Broker Check

Estate Planning Mistakes – Part IV - Not having your documents reviewed and updated

July 24, 2017

Welcome back to this week’s blog.  This week will be the fourth and final week of a short miniseries about estate planning mistakes people make which cost a lot of money and aggravation.  We hope you enjoy this week’s article, which focuses having the right document and reviewed and updated.    


Once they have their estate planning and other documents created, many people simply file them away and never look at them again. Big mistake, huge! An outdated estate plan can be as bad or even worse than having no plan at all. Your documents should be reviewed, at the very least, every two years. Why? In a word, change. Your needs and goals change; your financial situation changes; your children grow older and their needs change. The law itself is constantly changing. And even if you’ve specified a trustee or executor, the named person’s ability to follow through on your wishes may change as well. Updating your plan allows you to take these changes into account and avoid unintended consequences.


The Living Trust is a powerful estate planning tool, but to truly ensure your wishes are carried out should you become incapacitated and incapable of making decisions for yourself, some additional documents may need to be included.  For example, an Advanced Healthcare Directive can dictate how you wish to be cared for and what steps you authorize medical personnel to take to prolong your life. A HIPAA Authorization can ensure your privacy while still making crucial medical information available to the people you want to have it. A Power of Attorney for financial affairs determines in advance who will be able to make financial decisions for you. Other commonly used addendums include Pour-over Wills, Assignment of Personal Property, Community Property Agreements, Appointments of Guardianship or Conservatorship, to name a few.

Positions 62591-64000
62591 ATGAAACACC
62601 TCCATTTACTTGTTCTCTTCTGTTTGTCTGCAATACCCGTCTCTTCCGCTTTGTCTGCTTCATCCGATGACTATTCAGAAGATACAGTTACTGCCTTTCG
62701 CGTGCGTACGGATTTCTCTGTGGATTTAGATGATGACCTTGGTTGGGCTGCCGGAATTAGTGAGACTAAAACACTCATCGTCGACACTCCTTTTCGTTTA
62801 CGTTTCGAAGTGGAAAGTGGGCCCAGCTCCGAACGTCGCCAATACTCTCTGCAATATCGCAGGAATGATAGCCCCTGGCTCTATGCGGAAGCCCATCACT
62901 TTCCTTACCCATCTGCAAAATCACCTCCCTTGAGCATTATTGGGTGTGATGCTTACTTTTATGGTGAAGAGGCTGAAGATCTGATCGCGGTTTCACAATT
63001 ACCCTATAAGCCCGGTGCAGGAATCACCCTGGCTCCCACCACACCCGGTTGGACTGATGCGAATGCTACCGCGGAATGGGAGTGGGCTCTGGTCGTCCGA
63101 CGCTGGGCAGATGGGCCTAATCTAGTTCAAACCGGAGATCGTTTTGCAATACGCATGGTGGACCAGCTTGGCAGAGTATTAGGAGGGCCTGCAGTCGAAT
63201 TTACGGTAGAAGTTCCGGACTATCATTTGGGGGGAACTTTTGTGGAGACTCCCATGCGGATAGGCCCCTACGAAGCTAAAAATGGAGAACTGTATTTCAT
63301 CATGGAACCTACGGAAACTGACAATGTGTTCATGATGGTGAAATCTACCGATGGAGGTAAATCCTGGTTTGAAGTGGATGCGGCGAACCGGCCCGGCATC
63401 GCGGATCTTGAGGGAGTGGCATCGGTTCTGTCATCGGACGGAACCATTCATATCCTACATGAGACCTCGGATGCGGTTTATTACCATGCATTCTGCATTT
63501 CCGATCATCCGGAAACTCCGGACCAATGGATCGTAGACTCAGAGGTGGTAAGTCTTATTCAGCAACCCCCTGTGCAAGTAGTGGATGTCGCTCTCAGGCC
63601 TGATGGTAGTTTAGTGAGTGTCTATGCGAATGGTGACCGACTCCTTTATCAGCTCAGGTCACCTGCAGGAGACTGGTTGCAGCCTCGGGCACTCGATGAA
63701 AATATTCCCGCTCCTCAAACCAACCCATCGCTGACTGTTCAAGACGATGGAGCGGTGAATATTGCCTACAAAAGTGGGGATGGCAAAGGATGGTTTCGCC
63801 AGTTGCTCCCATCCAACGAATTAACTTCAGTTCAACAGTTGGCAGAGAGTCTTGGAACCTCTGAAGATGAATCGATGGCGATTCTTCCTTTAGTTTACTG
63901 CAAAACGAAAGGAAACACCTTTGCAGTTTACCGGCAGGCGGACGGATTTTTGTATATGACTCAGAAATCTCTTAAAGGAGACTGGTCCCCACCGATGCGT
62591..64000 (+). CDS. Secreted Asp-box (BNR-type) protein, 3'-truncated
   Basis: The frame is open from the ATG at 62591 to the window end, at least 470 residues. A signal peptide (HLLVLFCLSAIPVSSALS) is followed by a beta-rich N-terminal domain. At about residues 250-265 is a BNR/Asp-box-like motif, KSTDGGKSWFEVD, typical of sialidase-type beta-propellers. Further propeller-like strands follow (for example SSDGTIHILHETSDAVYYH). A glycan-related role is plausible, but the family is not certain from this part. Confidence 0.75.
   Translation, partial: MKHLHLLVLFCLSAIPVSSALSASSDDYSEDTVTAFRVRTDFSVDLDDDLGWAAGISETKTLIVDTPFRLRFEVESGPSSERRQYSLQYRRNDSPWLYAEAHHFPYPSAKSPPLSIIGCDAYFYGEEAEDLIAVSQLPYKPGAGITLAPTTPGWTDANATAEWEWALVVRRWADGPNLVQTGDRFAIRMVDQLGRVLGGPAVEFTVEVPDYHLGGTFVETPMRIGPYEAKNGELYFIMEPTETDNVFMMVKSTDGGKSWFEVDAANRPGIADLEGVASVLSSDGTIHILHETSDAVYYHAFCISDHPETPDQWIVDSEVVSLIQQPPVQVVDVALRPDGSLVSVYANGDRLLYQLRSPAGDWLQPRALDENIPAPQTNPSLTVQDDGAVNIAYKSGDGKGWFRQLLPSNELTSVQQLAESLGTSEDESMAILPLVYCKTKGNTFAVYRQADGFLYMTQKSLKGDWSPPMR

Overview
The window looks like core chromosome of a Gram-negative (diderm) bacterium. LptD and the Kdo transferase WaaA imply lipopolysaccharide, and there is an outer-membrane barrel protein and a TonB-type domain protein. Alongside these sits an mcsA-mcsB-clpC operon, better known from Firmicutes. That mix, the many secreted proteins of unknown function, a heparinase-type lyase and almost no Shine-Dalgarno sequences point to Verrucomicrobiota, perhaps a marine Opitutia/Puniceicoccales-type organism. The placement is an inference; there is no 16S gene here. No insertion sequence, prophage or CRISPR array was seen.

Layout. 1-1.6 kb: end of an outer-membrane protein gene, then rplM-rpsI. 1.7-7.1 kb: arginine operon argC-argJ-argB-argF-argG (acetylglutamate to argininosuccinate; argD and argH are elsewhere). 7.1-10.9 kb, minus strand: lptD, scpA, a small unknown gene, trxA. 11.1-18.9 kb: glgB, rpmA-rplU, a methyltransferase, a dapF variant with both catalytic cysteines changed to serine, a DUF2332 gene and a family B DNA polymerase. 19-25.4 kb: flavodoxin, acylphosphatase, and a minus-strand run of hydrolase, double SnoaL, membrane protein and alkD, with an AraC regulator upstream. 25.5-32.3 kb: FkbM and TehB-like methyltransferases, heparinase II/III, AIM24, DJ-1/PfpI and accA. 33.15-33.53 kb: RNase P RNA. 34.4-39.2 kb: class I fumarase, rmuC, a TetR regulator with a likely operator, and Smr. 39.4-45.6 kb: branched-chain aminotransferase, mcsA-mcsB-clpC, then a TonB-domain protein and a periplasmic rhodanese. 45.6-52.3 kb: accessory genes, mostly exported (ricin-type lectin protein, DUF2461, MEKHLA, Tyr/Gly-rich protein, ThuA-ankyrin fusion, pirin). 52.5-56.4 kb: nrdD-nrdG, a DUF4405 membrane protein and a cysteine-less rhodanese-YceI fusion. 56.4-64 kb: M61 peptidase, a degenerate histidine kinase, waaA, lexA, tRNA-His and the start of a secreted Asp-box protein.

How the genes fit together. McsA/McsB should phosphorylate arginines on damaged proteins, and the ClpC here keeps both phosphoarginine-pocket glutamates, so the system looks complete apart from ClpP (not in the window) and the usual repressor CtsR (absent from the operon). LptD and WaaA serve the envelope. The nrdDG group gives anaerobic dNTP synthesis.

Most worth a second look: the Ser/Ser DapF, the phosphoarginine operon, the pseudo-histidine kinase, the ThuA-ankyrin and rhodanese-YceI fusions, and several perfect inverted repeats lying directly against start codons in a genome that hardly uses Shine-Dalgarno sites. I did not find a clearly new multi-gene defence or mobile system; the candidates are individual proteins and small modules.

If the biggest threat to preserving your wealth is not the IRS, who or what is? Frankly, it is human nature. None of us wants to think about our own deaths or the possibility of becoming incapacitated. Consequently, we tend to put off taking the steps necessary to prepare for what the future may hold. We procrastinate. And our loved ones often suffer the painful financial consequences.


We, at Secure Planning Strategies, are here to help our clients navigate around the pitfalls when it comes to estate trusts.  If you don’t want to wait for the next week’s blog article and you really want to get started today, please give us a call at: (248) 827-2580 or e-mail us at:


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